IIROC Making Fine Progress in Monetary Collection Efforts
May 17, 2018
The Investment Industry Regulatory Organization of Canada (IIROC) recently released its Annual Enforcement Report (Report), which highlights IIROC’s efforts to increase its rate of collection on monetary fines, including through increased legal authority to collect unpaid fines through the provincial court systems.
INCREASED LEGAL AUTHORITY
As detailed in the Report, since January 2017, IIROC has been granted enhanced enforcement capabilities in five provinces (British Columbia, Manitoba, Alberta, Ontario and PEI) through various amendments to the provincial securities acts. Increasing enforcement capabilities has been a key priority for IIROC, as discussed in our June 2017 Blakes Bulletin: Investment Industry Regulatory Organization of Canada Sets Priorities for 2018. While the precise enhancements differ amongst the provinces, the enhancements generally grant IIROC the power to collect disciplinary fines through the courts.
The expansion in IIROC’s powers has been undertaken as part of an ongoing three-year strategic plan (released May 26, 2016) focused on improving IIROC’s collection of fines. The Report indicates that IIROC is engaged in discussions with other provincial and territorial governments to obtain similar enforcement tools.
INCREASED MONETARY COLLECTION
The Report states that in 2017, the overall number of IIROC investigations decreased, but the total amount of monetary collection increased.
In 2017, IIROC collected 16.2 per cent of sanctions imposed against individuals and 91.2 per cent of fines imposed against firms (lower than the 100 per cent collection rate in 2016, due to a permanent suspension of a firm in 2017).
While IIROC’s rate of collection continues to be far lower in regard to individuals than in regard to firms, the Report highlights IIROC’s increased legal authority to collect fines as leading it to nearly double its rate of collection of sanctions imposed against individuals from 2016 (the 2016 collections rate was 8.3 per cent).
IIROC anticipates that the legislative changes will continue to enhance its ability to collect fines. The Report points to Alberta and Quebec as illustrative. Prior to 2017, Alberta and Quebec were the only provinces in which IIROC had legal authority to enforce fines through provincial courts. In both provinces, IIROC realized collection rates that were significantly higher than the national average. Additionally, as over half of IIROC’s disciplinary cases generally originate in Ontario, the Report cites the recent legislative amendments in the province as having a significant effect on the increased total monetary collection in 2017.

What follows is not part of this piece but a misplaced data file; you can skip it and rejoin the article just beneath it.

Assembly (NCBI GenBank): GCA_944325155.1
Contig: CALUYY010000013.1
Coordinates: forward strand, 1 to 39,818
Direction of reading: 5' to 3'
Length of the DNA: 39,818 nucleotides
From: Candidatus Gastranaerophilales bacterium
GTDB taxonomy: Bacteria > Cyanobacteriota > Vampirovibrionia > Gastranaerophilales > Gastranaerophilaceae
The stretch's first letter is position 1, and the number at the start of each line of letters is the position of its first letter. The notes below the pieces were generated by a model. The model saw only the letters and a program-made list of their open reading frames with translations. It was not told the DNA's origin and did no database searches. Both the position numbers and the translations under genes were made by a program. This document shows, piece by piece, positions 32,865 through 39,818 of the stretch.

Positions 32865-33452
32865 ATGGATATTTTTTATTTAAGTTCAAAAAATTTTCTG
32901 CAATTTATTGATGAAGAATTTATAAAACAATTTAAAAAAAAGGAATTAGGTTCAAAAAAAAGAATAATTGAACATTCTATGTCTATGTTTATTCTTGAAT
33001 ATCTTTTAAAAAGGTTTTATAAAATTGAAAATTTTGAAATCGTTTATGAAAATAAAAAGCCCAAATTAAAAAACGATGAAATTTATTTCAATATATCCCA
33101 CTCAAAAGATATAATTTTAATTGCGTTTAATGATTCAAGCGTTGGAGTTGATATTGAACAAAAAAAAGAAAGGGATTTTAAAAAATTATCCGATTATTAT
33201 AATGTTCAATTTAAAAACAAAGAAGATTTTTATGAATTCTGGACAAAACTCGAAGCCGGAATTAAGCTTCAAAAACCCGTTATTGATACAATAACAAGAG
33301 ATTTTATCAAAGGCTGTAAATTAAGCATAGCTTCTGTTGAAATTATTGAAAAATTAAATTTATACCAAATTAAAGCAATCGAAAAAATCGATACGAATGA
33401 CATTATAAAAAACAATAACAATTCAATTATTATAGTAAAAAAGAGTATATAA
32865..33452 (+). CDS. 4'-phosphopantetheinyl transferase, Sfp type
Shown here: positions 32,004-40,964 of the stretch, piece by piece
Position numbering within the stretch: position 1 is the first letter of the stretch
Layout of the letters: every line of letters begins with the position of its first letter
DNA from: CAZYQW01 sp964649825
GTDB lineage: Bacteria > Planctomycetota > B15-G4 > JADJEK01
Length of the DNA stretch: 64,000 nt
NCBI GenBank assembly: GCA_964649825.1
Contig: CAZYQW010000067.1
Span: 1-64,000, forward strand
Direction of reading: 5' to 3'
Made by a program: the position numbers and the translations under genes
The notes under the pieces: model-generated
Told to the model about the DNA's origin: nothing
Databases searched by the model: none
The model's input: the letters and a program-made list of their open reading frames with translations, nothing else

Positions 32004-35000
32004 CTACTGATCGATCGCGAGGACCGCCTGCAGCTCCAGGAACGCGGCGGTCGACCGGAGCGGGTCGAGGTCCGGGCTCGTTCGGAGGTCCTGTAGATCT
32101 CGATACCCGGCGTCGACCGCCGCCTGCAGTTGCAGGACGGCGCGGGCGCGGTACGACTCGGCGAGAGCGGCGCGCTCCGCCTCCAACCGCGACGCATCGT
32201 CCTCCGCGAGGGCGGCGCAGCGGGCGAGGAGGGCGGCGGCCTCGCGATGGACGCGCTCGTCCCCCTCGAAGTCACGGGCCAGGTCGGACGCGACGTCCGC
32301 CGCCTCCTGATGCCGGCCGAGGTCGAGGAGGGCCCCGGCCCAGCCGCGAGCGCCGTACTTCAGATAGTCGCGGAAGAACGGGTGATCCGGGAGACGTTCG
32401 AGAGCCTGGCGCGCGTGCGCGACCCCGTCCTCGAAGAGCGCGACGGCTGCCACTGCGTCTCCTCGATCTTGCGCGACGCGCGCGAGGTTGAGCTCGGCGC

Other highlights include:
- Overall number of complaints decreased by 20 per cent, due largely to the decrease in complaints originating from the Complaints and Settlement Reporting System
- Decrease in the number of completed investigations (127 down from 138)
- Decrease in the number of prosecutions commenced
- Suitability remained the top priority for enforcement (45 per cent of all prosecutions)
- In an effort to protect seniors and vulnerable investors, seniors represented 40 per cent of all cases reviewed and 30 per cent of all prosecutions
- The number of prosecutions involving firm supervisory failings increased 25 per cent (six up from four)
- Fewer permanent bans and suspensions of individuals from the year prior (five and 16 down from six and 20, respectively)
The manner in which IIROC utilizes its expanded enforcement powers in the coming year will be of interest to industry participants. IIROC will continue to pursue similar authority in those jurisdictions where it does not yet have such powers. This is especially so, since IIROC has stated there has been “an overall change in behaviour with sanctioned advisors taking their responsibilities to IIROC more seriously” in those jurisdictions where it has obtained expanded enforcement powers.
Other major parts of the strategic plan will also continue to be implemented by IIROC, through: pursuing alternative forms of disciplinary action; reviewing its compliance referral process; seeking statutory immunity for good faith performance of its regulatory functions; aiming to strengthen its evidence collection powers; and adding more information sharing agreements with other regulatory agencies.
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